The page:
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Remembering NC’s Native Tribes

Friday from the Archives: “Among the Tuscarora: The Strange and Mysterious Death of John Lawson, Gentleman, Explorer, Writer” by Marjorie Hudson from NCLR 1 (1992).

Because NCLR has always been the companion journal to the North Carolina Literary & Historical Association Historical Review, we have often published stories at the crossroads of both topics. And because language shifts and we are always trying to correctly portray history, even in the thirty years since we started publishing, the way we may talk about a piece of literature has changed.

In our first issue in 1992, Marjorie Hudson wrote an incredible in-depth piece about one of North Carolina’s first famous pieces of writing: John Lawson’s 1709 book A New Voyage to Carolina. “In May 1700, John Lawson, filled with the spirit of adventure, set sail for the New World, heading for North Carolina on the advice of a world traveler he had met by chance in England…. As he traveled, he collected plant specimens for a London botanist; he also kept a journal describing the New World plants and wildlife…. But his most compelling records are those describing Eden’s native inhabitants.”

Lawson was probably as neutral as European colonizers were likely to be in his documentation of the tribes of Native Americans he encounters on his long journey up from Charleston, SC through the NC Piedmont, eventually settling in the port town of Bath before his untimely demise at the hands of the Tuscarora. And Hudson writes about the settlers encroachment into Indian lands, the specters of smallpox and rum ravaging the tribes, and colonizers enslaving Native Americans.

Even as essentially a marketing piece, his book is important to the annals of North Carolina history in that it gives us first-hand knowledge of who and what was here in the early 1700s. How much more critical it is to also share the voices of the Native Americans who were here–as Melissa D. Birkhofer and Paul M. Worley do in their John Ehle Prize essay “She Said That Saint Augustine is Worth Nothing Compared to Her HomelandTeresa Martín and the Méndez Cancio Account of La Tama (1600)”–and those who are still here–as the featured theme “Native American Literature of North Carolina” in our three issues this year has done. We can hope that one day a piece of Tuscarora writing may be found to add primary source information to the historical record of early North Carolina.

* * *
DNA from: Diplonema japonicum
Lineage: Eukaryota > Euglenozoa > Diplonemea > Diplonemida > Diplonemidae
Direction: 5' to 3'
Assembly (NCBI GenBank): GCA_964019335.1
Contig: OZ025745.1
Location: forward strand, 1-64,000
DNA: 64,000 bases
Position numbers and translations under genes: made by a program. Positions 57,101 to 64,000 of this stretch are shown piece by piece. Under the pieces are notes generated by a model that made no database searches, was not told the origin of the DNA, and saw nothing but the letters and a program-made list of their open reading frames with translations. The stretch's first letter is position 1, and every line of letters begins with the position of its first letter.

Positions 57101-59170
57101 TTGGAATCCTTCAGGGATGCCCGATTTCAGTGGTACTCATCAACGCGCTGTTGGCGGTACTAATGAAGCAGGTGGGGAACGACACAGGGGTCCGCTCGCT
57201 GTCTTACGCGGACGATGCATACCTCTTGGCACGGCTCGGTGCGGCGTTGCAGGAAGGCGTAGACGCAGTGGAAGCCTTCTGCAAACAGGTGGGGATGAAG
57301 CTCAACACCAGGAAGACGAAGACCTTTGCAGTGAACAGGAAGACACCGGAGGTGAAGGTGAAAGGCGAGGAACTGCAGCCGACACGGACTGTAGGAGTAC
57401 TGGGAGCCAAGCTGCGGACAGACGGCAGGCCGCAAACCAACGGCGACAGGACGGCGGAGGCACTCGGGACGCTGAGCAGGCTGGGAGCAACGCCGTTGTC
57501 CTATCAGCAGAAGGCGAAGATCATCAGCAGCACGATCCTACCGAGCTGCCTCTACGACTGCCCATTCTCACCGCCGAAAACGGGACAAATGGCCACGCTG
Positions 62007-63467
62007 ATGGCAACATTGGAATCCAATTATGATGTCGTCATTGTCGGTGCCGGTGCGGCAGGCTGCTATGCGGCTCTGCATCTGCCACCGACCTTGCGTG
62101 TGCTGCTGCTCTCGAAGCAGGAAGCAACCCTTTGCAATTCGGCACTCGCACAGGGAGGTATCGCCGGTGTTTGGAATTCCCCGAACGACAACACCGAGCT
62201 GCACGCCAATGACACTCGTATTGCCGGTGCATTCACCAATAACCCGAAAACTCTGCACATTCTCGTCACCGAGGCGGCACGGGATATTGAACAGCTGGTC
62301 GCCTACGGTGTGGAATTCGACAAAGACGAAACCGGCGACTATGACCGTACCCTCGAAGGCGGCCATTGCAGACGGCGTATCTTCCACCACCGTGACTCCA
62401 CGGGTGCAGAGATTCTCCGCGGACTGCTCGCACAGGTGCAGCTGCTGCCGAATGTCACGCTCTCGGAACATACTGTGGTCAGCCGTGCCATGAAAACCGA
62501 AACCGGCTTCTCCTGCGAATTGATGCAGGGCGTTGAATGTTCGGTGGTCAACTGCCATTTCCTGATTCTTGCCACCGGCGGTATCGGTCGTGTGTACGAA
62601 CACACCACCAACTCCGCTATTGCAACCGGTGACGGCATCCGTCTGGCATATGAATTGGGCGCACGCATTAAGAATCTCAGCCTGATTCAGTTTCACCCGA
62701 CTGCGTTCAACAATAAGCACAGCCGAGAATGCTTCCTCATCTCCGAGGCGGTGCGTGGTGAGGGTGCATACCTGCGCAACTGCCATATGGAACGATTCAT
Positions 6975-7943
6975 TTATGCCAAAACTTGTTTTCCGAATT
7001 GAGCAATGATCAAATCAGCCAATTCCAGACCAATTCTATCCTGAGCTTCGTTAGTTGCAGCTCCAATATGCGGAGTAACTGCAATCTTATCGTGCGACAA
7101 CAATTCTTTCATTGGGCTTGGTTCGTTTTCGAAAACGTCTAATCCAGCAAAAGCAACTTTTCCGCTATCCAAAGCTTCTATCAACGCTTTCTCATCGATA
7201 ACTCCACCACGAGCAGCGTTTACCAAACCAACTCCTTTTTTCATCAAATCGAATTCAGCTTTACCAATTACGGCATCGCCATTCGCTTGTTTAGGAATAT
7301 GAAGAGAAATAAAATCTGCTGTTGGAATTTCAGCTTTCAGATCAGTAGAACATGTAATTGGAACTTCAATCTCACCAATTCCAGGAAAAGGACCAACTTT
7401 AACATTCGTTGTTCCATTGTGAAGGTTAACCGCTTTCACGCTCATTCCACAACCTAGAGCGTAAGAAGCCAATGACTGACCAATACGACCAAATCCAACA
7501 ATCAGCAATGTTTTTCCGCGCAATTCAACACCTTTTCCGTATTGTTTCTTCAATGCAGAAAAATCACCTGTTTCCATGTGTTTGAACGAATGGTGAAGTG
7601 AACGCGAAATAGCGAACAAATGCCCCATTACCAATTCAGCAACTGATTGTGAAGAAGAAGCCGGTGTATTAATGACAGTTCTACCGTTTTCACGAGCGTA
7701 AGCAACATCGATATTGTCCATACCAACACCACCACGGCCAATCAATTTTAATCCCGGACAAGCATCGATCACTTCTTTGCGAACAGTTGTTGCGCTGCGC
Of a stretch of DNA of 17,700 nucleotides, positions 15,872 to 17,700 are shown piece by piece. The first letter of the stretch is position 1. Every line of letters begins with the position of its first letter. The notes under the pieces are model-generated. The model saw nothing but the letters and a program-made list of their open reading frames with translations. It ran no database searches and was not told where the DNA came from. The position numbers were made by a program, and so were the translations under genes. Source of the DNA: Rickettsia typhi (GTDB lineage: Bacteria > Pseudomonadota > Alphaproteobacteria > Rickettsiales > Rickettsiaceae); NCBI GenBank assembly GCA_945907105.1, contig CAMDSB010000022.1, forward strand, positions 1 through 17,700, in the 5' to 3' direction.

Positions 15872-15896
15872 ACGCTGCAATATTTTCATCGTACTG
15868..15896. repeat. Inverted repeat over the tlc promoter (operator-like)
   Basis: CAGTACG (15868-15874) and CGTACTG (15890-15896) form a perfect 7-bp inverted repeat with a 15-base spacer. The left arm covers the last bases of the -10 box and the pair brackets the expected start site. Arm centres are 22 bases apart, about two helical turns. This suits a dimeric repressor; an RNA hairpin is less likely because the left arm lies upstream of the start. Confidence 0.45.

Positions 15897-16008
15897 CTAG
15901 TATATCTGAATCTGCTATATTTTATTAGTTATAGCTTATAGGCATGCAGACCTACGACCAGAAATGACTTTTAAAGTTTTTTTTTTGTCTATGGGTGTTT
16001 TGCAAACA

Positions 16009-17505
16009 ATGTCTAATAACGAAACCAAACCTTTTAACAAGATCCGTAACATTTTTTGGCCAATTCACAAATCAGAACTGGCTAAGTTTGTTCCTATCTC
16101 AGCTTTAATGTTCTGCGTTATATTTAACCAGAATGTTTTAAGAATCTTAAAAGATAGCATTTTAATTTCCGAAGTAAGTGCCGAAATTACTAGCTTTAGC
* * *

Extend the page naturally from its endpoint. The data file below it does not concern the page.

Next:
Included with the essay are several sidebar pieces, including “North Carolina’s Native Americans” by Jim Shamlin, which he closes with “Today, only the Cherokee remain as a recognized nation. The rest are generally remembered, it at all, by their legends and occasional excavations, or by the many Native American-derived names which North Carolinians still use for crossroads, towns, counties, rivers, and ridges.” If you’ve ever crossed the Pee Dee River, gone to Ocracoke, or visited the largest natural lake in North Carolina at the Mattamuskeet National Wildlife Refuge, you know of a Native tribe. Dozens others are listed with the essay–read it to see just how many you recognize.

Learn more about historical and contemporary North Carolina Native Americans at the 28th Annual American Indian Heritage Celebration in downtown Raleigh on November 18th.

Read the entire essay in the 1992 issue at ECU’s Joyner Library Digital Collection or order it for your collection.